Review of Les Misérables as it brings Sunderland Empire audiences to their feet
As musicals go, this is a masterclass in those soaring musicals of the ‘80s – think big sets, big costumes and even bigger songs. They certainly don’t make them like this anymore.
It’s a huge scale required to do justice to this monumental Cameron Mackintosh adaptation which thrusts you into the anguish and turmoil of early 19th century France as it fights for its emancipation.
It’s a real tour-de-force of emotion, which takes you through the whole gamut of human nature, from great kindness to great vice.
I’ve seen the musical at its home in London and this production is as close as you’ll get to the West End without leaving Wearside.
There’s more characters than most in this musical masterpiece – the good, the bad and the ugly – but at its core is Jean Valjean, played on press night by understudy Will Barratt, who’s persecuted for stealing a loaf of bread, spending 19 years on the chain gang.
Breaking parole, he’s relentlessly pursued by arch enemy Javert, played with a real, commanding presence by Nic Greenshields, as the musical takes us through decades of time.
Along the way, we meet the most tragic character of them all, the forlorn Fantine, (Lauren Drew) who sells her body and her hair to raise money for her daughter Cosette.
Your heart can’t help but go out to Fantine, who elicits real empathy from the audience, especially during the iconic I Dreamed A Dream, surely one of the most powerful of all musical theatre tracks.
From great tragedy, there’s also great comedy thanks to the gloriously odious Thénardiers with whom Cosette lodges after her mother’s death.
The introductory song at their inn, Master Of The House, is one of my favourites, a real rousing tankard-clinking number which is infectiously toe-tapping.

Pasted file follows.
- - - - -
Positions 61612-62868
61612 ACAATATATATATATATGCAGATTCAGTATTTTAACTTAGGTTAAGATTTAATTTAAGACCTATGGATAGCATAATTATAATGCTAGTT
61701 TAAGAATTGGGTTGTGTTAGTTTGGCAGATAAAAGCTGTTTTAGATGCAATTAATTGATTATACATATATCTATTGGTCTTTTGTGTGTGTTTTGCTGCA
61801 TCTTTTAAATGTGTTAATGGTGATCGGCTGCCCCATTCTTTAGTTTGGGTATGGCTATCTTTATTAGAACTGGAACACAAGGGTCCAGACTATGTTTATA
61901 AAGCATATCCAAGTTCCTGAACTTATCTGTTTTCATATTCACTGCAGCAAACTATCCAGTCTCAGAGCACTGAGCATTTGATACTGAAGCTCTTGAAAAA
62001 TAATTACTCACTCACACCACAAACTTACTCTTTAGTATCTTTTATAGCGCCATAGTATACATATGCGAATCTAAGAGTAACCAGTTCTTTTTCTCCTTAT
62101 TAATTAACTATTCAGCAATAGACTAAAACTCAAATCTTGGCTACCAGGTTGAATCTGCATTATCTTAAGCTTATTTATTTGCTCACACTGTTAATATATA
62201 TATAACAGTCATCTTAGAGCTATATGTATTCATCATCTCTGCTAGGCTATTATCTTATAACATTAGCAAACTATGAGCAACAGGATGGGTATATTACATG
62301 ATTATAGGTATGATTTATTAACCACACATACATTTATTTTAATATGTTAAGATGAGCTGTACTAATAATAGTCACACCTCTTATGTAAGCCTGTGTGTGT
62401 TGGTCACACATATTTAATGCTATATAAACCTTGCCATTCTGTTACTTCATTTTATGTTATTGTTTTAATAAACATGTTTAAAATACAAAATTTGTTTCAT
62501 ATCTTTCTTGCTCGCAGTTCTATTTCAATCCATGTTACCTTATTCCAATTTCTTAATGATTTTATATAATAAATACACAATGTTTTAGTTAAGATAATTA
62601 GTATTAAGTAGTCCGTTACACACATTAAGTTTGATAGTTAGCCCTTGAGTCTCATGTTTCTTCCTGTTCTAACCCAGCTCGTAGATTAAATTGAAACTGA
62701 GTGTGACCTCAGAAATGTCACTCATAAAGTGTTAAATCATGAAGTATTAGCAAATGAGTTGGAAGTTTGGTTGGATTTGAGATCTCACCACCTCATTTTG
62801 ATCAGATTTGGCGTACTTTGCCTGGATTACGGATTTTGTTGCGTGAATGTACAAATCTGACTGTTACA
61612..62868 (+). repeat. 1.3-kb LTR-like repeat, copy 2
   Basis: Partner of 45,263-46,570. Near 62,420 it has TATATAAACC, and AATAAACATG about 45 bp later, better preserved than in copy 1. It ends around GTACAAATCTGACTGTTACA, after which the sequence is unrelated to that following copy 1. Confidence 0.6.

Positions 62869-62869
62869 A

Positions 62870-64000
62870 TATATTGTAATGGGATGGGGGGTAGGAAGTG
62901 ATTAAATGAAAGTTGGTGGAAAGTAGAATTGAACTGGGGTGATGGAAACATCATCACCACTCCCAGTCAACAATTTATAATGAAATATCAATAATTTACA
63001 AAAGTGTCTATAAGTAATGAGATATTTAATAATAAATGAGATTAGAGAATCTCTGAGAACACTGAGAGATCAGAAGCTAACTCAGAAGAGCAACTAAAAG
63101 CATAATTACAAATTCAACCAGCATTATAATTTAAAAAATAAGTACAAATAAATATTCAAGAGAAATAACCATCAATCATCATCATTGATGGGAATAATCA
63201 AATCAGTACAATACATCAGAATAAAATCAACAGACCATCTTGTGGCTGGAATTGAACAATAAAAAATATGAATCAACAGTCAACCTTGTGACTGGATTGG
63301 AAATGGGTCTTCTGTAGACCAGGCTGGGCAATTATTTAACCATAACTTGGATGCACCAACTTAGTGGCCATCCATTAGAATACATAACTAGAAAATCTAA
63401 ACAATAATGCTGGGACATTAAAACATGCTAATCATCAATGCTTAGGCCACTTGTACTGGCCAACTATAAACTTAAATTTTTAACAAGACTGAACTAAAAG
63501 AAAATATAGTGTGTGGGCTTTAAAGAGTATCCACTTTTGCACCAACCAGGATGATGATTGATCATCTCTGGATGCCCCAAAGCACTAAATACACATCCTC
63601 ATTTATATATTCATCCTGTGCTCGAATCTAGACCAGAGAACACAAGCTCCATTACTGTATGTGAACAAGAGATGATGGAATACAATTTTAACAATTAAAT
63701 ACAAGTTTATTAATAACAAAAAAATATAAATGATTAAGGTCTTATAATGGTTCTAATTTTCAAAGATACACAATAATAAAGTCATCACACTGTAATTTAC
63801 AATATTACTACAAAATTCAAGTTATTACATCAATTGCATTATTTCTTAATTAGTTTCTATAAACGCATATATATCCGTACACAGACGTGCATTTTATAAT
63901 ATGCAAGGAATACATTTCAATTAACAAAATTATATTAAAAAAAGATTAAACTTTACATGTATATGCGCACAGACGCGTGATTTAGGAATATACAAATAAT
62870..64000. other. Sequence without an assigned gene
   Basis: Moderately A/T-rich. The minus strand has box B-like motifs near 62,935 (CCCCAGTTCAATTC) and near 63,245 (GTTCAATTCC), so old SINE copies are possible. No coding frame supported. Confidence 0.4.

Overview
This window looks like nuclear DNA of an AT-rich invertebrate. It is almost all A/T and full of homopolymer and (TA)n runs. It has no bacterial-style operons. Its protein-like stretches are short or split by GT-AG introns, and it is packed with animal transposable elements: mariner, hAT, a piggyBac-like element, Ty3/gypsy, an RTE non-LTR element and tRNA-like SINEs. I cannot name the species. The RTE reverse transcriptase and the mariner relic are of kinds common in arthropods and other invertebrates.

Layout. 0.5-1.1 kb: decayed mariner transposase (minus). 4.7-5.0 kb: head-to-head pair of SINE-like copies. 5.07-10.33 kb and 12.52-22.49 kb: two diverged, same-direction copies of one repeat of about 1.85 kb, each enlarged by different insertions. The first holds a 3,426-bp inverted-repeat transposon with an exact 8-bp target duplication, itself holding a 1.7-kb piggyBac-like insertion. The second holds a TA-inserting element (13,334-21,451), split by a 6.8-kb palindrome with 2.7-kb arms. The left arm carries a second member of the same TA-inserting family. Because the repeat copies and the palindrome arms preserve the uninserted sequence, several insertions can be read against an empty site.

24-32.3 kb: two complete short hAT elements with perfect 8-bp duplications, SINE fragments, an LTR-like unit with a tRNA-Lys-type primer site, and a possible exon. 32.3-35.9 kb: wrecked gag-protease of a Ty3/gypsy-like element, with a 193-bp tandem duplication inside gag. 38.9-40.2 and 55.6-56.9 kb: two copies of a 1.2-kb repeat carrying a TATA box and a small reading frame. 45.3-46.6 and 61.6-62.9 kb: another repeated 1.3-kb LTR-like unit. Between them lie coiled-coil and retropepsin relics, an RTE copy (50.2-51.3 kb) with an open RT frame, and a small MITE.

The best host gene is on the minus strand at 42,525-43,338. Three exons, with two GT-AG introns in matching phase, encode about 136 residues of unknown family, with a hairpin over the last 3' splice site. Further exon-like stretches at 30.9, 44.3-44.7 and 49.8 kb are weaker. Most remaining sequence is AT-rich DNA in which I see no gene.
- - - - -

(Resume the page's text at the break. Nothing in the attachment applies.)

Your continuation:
The pair, played by Helen Walsh and Ian Hughes, creep through the musical preying on the poor and stealing from the rich, but they’re also a hoot to watch which brings welcome peals of laughter amidst all the harrowing sorrow.
Buying Cosette from the hideous inn owners, Valjean forges a new life in a caring avuncular role to Fantine’s daughter and the action moves to the back drop of a turbulent Paris in the post-Revolution uprisings.
It’s here the musical really rises head and shoulders above the rest with its powerful barricade scenes in which you can almost feel the whoosh of bullets past your head and the famous Do You Hear the People Sing proving a real foot stomper that has you rooting for the underdogs.
Amidst the chaos of rebellion, we meet loveable cheeky chappy Gavroche, played by local actor Lucas Melrose-Steel, and it’s great to hear his distinctive Geordie tones as the Artful Dodger of the barricades.
One of the stand out performances for me was fellow barricades dweller Eponine, played with gusto and power by Siobhan O’Driscoll, and her solo of On My Own was a real spine tingler.
Nic Greenshields too puts in a show-stopping performance as Javert, his booming voice and presence really capturing your attention, especially in Stars and Soliloquy.
Barratt’s haunting Bring Him Home also had me dabbing at my eyes in this devastatingly-dramatic three hour show.
If you’re heading along to the Empire for Les Mis’s three-week run, you best brace yourself for goosebumps.